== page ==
How far can retailing – in which employment actually fell by 7% in the three years to 2010 – be expected to prop up the CBD?   Does planning actually undermine retailing by constraining investment in favour of the CBD and centres?  Or has it simply been ineffective, with retailing and leisure expanding where they can achieve superior performance regardless of councils’ objectives, favouring more dispersed sites?
Changes in retail mix
When we look at the changing retail mix we begin to see why the CBD and major centres fared poorly over the decade.  There have been big differences in growth among subsectors (Figure 2), suggesting that the shops we plan for tomorrow will not be the same sorts of shops (or leisure activities) planned for today.
Cafes, restaurants, and take-aways have maintained their dominance.  They were the biggest sector in 2000 (28% of total employment in retail and leisure) and grew 32% over the decade.  Hence, eating out accounted for nearly 40% of all growth.  Did our centres-based planning anticipate that?
And look at clothing and footwear shops.  With just 7% of leisure/retail employment in 2000 they generated 17% of all growth.  Electrical and electronic retailing also stood out, along with pharmaceuticals and personal goods.  Presumably the success of these groups influenced the decline in department stores, a category associated with major centres.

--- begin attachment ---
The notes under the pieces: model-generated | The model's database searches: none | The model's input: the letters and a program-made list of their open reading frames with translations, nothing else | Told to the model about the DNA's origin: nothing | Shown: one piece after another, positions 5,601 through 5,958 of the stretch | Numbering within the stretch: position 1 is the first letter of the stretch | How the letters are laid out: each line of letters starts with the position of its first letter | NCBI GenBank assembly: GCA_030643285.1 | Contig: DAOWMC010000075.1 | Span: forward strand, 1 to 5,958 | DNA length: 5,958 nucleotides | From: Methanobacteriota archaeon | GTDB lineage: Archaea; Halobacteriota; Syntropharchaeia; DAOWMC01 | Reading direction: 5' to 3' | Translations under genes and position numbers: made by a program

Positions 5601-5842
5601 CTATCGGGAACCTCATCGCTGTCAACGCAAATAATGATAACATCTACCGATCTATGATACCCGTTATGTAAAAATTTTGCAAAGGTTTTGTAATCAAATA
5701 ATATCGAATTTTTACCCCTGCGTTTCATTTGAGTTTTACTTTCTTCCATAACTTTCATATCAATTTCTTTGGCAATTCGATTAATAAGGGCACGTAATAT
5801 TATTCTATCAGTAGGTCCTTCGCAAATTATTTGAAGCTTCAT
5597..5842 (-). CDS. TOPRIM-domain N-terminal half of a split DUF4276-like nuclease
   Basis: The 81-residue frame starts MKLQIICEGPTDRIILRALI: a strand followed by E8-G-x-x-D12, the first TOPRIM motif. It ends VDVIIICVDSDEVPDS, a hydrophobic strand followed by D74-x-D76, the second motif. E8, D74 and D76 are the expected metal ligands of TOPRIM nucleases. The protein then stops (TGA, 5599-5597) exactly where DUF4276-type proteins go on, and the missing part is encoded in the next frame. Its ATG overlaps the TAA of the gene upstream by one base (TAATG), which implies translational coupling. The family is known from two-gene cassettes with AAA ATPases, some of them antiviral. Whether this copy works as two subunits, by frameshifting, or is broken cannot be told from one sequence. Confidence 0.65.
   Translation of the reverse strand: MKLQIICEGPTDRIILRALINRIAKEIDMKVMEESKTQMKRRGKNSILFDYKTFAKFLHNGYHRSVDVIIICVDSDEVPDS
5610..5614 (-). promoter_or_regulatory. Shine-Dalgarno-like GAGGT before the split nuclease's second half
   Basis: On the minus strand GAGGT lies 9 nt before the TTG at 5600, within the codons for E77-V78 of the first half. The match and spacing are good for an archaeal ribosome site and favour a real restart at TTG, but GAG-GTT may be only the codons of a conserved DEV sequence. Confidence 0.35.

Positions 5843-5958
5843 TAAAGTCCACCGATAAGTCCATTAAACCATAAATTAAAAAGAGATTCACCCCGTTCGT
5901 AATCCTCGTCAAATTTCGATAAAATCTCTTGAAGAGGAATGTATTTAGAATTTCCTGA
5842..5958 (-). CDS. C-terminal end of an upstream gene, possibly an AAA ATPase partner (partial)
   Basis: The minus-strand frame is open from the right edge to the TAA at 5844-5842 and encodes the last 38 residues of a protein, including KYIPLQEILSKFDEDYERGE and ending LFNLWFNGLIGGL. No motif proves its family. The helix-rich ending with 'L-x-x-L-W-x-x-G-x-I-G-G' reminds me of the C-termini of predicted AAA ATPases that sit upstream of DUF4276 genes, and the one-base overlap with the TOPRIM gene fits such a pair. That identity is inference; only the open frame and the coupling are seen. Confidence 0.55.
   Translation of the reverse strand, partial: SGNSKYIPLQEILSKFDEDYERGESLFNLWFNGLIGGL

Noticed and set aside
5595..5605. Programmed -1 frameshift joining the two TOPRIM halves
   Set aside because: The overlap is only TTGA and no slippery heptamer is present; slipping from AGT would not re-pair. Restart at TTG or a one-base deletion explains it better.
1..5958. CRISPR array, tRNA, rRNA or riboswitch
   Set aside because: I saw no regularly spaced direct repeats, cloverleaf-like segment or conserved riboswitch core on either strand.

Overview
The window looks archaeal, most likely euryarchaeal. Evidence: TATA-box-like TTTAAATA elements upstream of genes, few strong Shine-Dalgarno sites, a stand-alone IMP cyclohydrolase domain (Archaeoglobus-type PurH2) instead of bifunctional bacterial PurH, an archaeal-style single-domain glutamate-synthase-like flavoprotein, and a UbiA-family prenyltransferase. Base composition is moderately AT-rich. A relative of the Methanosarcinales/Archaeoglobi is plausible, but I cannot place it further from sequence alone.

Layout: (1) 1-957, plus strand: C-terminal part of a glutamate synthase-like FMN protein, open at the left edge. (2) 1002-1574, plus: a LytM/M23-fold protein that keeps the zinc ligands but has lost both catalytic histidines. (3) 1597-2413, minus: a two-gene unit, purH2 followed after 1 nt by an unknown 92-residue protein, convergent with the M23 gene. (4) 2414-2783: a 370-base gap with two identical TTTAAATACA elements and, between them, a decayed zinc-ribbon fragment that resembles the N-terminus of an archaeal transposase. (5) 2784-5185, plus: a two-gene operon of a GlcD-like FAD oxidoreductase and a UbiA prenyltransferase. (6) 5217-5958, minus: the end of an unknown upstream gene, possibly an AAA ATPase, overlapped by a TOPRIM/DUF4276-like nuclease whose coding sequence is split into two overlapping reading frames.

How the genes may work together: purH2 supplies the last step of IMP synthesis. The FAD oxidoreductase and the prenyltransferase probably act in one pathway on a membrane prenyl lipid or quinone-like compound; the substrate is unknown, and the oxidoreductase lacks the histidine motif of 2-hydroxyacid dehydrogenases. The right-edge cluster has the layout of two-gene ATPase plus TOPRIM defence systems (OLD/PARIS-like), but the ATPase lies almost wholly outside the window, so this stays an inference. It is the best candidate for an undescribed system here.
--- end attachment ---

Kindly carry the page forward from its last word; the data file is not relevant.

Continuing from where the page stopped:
The creative and performing arts also declined, raising even more questions if we believe that these industries, usually associated with the CBD, are essential to innovation and growth.
Figure 2: Employment Changes - Retail and Leisure Sectors in Auckland, 2000-2010

The redistribution of retailing
To examine the relationship between retail mix and growth I divided the city into: the CBD and inner city, the suburbs, all centres, and industrial areas (including the small rural areas for convenience).
The bars in the Figure 3 show the shares of city growth (or decline) in each retail sector by area.  
Shares of supermarket and grocery store employment increased in industrial areas, and fell everywhere else.  This does not mean employment fell elsewhere, but the weight of growth was greatest “out-of-zone”.  Furniture and clothing and footwear outlets also did well in non-retail areas.
Industrial and suburban areas recorded small gains in department store employment, which fell everywhere else.  Industrial areas and centres reported gains in stores selling recreational goods, which also declined elsewhere.
Only specialty food favoured the inner city (and suburbs) although this is not a big sector. 
Figure 3: Changes in Subregional Shares of Employment by Retail Category

And the leisure sectors?